Points to consider, had this been a real situation:
1. Kids and teens often rebel against things simply because they *can*. They don’t have the logical or sociological grasp on the ramifications to understand WHAT they are rebelling against, or why. I know when I was a kid, most of the time I would rebel against things only because I knew I had facts on my side. I think this is one of the many reasons that the voting age is 18, not 16, or younger.
2. Presenting a form of guilt to a set of teens as to why it’s important to support your country isn’t the answer, although I totally understand the symbolism. In a social commentary like this, you have to summarize it to fit a single pane, so I *get* it.
I just mean: In reality, A good teacher should have examined the situation and come up with a challenge: Have a debate with Kevin vs. Julie – Why should we stand and support the pledge, vs. refusal. Creating a situation to make someone feel bad about their right to use the freedoms at their disposal could be construed in the same way as refusing to participate in the act without information. Who’s choices are better?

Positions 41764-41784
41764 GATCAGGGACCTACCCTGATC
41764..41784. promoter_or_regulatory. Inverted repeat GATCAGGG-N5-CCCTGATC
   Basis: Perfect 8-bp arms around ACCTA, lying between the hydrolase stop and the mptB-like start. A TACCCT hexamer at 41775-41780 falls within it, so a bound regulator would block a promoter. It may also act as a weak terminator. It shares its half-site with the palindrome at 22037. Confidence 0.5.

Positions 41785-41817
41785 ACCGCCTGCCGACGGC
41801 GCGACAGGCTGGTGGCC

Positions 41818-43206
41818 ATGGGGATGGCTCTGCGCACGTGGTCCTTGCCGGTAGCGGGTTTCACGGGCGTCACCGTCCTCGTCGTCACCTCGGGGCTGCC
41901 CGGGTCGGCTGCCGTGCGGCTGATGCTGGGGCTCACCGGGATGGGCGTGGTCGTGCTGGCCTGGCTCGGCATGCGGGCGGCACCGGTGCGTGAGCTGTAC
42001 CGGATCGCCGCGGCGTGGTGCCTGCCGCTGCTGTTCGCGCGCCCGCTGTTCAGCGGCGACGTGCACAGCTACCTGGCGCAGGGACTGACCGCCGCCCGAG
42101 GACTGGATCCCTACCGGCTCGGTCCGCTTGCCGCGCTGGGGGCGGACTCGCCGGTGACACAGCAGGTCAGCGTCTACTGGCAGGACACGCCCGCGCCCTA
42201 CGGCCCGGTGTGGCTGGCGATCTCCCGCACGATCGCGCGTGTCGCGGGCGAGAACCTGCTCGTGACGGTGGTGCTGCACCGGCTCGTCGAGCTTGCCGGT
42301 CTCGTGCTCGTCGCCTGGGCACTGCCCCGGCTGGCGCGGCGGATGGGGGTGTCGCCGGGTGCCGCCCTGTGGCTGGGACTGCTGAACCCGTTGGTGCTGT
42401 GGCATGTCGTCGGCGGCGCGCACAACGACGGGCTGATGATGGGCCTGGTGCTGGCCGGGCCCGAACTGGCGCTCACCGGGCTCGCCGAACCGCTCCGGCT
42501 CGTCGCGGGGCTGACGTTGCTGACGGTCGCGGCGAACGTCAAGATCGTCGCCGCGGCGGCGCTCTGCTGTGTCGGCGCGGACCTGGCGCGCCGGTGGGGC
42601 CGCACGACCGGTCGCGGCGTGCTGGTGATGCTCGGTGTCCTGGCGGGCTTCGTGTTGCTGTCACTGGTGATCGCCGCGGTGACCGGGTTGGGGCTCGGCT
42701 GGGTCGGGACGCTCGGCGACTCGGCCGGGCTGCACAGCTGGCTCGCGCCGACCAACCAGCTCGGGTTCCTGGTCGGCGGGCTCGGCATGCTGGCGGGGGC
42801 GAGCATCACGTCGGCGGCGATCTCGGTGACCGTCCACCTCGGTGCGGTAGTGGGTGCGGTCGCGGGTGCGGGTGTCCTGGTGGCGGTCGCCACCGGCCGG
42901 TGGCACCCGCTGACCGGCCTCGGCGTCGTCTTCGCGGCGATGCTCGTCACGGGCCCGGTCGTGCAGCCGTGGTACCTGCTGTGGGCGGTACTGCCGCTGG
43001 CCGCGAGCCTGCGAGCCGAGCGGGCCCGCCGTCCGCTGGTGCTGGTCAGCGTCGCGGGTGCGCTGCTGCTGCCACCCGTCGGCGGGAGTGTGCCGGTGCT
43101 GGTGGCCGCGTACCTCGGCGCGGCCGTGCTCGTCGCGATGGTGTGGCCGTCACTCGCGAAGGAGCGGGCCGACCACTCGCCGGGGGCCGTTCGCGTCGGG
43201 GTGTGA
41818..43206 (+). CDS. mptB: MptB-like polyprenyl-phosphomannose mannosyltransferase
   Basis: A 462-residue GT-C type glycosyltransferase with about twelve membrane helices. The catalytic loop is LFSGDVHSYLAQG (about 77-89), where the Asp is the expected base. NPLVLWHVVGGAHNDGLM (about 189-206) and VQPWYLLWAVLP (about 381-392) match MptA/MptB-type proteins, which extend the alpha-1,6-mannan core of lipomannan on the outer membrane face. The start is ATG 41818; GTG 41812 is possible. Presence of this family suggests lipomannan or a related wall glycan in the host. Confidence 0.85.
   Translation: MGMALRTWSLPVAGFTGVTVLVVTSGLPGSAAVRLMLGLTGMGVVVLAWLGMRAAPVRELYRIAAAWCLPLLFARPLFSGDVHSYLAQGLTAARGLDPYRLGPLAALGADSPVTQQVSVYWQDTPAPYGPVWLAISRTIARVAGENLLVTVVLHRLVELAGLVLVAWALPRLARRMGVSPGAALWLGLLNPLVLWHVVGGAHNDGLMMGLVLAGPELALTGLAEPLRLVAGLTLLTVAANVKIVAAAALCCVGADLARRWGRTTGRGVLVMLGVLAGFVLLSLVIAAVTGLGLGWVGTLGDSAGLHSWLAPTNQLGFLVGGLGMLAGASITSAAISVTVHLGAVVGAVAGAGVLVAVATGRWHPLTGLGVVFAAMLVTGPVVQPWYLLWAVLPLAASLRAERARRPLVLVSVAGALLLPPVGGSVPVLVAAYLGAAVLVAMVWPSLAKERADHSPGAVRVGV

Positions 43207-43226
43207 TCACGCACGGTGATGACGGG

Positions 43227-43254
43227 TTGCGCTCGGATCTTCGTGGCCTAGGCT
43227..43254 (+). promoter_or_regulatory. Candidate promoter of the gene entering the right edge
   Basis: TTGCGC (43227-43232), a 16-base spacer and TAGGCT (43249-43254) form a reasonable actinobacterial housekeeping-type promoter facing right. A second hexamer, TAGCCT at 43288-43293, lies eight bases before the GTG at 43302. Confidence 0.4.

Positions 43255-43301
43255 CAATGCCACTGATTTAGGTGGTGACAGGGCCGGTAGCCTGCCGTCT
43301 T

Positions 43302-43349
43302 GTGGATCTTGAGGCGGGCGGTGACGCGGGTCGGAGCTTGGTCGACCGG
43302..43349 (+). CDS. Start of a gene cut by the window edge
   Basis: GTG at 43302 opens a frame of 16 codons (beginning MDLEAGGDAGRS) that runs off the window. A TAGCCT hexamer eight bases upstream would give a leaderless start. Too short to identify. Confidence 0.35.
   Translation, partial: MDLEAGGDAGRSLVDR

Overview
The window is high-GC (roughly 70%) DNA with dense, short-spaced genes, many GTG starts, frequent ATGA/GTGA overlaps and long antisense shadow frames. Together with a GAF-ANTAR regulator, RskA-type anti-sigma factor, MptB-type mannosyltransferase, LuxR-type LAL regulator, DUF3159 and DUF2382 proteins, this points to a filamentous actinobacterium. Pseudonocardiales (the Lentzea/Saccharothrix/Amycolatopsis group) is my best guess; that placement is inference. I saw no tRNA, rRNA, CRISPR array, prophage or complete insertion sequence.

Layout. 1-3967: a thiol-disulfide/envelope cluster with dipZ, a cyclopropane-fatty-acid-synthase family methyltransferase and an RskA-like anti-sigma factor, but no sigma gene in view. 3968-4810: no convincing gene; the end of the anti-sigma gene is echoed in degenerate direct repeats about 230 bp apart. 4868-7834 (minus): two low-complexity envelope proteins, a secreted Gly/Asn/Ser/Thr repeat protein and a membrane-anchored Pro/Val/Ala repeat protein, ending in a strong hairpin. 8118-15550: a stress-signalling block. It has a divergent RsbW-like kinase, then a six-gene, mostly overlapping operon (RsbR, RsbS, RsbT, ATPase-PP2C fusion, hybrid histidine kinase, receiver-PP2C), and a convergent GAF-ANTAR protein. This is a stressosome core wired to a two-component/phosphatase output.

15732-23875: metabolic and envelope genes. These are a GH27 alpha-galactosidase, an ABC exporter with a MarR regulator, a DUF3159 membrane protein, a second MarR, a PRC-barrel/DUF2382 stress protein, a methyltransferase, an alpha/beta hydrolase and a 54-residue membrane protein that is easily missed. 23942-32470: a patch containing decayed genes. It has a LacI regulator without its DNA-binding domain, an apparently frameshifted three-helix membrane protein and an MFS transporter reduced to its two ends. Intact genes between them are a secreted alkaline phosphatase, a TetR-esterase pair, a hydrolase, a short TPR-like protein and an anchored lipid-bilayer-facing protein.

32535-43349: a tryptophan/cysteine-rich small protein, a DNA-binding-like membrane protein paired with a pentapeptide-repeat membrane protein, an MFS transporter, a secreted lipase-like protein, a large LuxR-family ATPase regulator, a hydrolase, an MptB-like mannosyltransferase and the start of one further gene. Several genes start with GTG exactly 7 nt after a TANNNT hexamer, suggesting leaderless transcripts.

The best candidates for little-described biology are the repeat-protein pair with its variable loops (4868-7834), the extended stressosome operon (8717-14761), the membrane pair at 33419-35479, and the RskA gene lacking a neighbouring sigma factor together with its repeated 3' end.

3. It should be reiterated that the country was founded on a separation of church and state, yet almost all government and country-based documents and tender is based on the idea that your moral obligations are based on trust in GOD and that in the face of Him you wouldn’t lie… (In some way or another) . Perhaps that has some factor in the choice to refuse ‘pledges’ such as these.
4. Finally, refusal to recite a pledge in a classroom environment isn’t some major indication that a kid hates his country, or doesn’t believe in the fundamentals that it was founded on, or isn’t respectful of those who have worked and fought and died for it. It’s not a binding contract, it’s not a requirement of citizenship… Hell, most kids recite it phonetically or methodically, without actually even knowing what the words represent! I can tell you this, it wasn’t until 4th grade, I think, that I was even taught why the pledge was developed and used in classrooms. Prior to that, it was more a situation of, “Billie, this is what we do, stand up and repeat it.”
OK, I know this a bit much for a simple photo posting, but I find it mildly thought provoking to send out a message like this, but then not take some time to understand why it was conveyed. The artist obviously wanted to convey a message, that would incite thought and conversation. So, here it is 🙂